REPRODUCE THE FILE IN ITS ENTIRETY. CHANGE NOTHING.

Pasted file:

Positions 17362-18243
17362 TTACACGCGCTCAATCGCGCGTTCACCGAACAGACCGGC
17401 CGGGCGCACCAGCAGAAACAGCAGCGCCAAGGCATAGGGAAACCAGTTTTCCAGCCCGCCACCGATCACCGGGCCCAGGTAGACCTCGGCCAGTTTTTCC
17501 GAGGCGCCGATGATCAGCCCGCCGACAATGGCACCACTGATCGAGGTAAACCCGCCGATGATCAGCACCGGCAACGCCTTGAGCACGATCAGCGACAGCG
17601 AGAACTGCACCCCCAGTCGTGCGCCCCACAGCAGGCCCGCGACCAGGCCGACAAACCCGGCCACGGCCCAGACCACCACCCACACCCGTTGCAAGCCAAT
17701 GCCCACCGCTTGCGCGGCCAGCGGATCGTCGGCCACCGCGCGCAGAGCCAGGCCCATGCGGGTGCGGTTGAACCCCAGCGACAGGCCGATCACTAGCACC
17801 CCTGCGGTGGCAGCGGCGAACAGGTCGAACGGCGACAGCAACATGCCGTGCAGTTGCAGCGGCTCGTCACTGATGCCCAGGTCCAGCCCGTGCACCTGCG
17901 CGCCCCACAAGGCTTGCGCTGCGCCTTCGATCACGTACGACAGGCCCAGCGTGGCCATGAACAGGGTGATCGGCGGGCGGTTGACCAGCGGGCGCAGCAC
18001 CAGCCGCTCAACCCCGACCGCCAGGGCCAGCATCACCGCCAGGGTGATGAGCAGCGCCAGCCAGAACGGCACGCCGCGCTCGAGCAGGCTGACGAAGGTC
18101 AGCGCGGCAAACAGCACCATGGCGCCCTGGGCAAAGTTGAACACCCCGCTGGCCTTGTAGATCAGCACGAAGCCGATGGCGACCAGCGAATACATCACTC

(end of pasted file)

Positions 17362-18243
17362 TTACACGCGCTCAATCGCGCGTTCACCGAACAGACCGGC
17401 CGGGCGCACCAGCAGAAACAGCAGCGCCAAGGCATAGGGAAACCAGTTTTCCAGCCCGCCACCGATCACCGGGCCCAGGTAGACCTCGGCCAGTTTTTCC
17501 GAGGCGCCGATGATCAGCCCGCCGACAATGGCACCACTGATCGAGGTAAACCCGCCGATGATCAGCACCGGCAACGCCTTGAGCACGATCAGCGACAGCG
17601 AGAACTGCACCCCCAGTCGTGCGCCCCACAGCAGGCCCGCGACCAGGCCGACAAACCCGGCCACGGCCCAGACCACCACCCACACCCGTTGCAAGCCAAT
17701 GCCCACCGCTTGCGCGGCCAGCGGATCGTCGGCCACCGCGCGCAGAGCCAGGCCCATGCGGGTGCGGTTGAACCCCAGCGACAGGCCGATCACTAGCACC
17801 CCTGCGGTGGCAGCGGCGAACAGGTCGAACGGCGACAGCAACATGCCGTGCAGTTGCAGCGGCTCGTCACTGATGCCCAGGTCCAGCCCGTGCACCTGCG
17901 CGCCCCACAAGGCTTGCGCTGCGCCTTCGATCACGTACGACAGGCCCAGCGTGGCCATGAACAGGGTGATCGGCGGGCGGTTGACCAGCGGGCGCAGCAC
18001 CAGCCGCTCAACCCCGACCGCCAGGGCCAGCATCACCGCCAGGGTGATGAGCAGCGCCAGCCAGAACGGCACGCCGCGCTCGAGCAGGCTGACGAAGGTC
18101 AGCGCGGCAAACAGCACCATGGCGCCCTGGGCAAAGTTGAACACCCCGCTGGCCTTGTAGATCAGCACGAAGCCGATGGCGACCAGCGAATACATCACTC